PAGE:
In June of 2002, the author and his friend set out to descend by cae a rarely traveled and extremely remote wilderness river in rthern Saskatchewan--the MacFarlane River--and eventually arrive at pristine Lake Athabasca. It is a river journey few have attempted (the first recorded descent was in 1991), passing through an uninhabited and inhospitable region of the vast Canadian rth. It is an area rarely entered and even more rarely written about. From encounters with nasty grizzlies to some of the most challenging conditions imaginable, David Curran manages to survive his first foray into true wilderness and writes about his adventure in a style reminiscent of Bill Bryson's A Walk in the Woods--with self-deprecating humor and a vice's appreciation for all things wild. In addition, the book explores the natural and human history of the region, as well as describes the choosing, planning and carrying out of a wilderness cae trip in a style that is informative and engaging.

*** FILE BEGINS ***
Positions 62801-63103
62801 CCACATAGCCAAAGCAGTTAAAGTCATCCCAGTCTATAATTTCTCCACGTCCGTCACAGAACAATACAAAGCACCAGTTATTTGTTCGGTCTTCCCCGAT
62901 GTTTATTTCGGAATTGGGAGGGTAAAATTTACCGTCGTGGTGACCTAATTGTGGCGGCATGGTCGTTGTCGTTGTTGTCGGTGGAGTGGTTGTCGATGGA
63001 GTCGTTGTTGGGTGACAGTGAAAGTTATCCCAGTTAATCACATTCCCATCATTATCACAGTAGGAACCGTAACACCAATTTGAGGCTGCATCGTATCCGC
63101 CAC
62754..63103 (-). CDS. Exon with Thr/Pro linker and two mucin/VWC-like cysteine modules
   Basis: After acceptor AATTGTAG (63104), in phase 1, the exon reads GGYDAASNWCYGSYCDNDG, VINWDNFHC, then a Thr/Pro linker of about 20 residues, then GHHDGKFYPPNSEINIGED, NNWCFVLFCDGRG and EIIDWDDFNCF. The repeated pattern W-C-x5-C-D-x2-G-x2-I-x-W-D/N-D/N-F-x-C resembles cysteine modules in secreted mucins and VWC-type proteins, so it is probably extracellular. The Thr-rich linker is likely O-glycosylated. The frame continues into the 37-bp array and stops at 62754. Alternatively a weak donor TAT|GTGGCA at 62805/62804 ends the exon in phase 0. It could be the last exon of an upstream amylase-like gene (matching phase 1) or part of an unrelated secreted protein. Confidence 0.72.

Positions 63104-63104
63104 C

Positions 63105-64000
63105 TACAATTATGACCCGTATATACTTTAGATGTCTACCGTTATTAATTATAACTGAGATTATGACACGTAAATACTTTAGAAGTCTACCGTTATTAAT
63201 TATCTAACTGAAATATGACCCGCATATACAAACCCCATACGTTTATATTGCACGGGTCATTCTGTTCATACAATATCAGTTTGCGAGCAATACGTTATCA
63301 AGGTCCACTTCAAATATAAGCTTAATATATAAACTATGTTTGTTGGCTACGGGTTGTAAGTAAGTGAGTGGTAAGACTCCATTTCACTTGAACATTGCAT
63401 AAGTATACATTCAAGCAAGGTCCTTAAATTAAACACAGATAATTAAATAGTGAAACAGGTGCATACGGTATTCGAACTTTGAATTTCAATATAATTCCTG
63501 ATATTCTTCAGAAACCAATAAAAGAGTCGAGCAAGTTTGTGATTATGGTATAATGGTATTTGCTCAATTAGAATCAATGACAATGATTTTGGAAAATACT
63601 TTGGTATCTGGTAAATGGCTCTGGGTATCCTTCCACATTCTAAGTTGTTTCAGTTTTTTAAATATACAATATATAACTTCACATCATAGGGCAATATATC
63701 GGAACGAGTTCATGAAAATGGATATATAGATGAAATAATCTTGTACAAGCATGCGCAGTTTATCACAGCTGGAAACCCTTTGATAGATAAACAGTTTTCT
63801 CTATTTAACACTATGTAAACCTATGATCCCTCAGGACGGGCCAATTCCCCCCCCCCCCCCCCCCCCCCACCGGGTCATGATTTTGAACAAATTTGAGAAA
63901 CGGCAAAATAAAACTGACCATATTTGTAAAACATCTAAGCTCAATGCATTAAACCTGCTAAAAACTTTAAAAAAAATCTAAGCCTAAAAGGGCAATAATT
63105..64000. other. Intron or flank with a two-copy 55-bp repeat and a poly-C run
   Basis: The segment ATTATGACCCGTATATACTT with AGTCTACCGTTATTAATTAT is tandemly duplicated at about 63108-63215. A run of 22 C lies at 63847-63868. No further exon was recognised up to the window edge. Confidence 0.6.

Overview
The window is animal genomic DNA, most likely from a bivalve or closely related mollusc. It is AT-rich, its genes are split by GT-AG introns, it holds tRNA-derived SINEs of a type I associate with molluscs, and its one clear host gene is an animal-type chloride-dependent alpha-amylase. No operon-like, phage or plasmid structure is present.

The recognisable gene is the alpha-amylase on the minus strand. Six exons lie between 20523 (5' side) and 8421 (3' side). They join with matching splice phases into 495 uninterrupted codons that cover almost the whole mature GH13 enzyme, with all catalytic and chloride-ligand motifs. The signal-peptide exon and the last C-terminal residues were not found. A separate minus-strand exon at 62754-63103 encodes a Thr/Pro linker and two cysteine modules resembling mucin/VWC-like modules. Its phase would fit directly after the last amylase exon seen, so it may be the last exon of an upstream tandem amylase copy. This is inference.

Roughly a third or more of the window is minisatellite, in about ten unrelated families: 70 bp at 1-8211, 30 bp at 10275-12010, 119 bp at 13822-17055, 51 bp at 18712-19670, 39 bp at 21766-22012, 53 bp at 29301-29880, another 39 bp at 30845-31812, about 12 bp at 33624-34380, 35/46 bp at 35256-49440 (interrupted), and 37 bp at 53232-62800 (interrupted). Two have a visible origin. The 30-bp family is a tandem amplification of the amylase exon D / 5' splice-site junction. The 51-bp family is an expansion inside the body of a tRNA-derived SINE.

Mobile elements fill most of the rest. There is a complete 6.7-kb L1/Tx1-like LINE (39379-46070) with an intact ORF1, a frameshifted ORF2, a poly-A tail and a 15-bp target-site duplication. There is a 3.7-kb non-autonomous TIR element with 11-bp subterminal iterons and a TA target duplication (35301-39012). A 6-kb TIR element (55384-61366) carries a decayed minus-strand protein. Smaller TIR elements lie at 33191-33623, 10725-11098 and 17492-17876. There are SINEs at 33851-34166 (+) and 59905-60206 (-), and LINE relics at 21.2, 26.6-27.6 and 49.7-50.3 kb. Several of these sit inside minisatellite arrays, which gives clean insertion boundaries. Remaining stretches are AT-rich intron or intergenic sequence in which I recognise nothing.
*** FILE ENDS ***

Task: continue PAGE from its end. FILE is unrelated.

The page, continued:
By day, David Curran is a clinical psychologist whose canoe camping experience began rather late in life, in 1997, at the age of 46. His book about that first trip, Canoe Trip: Alone in the Maine Wilderness, was published by Stackpole Books. He lives and works in Berlin, MA.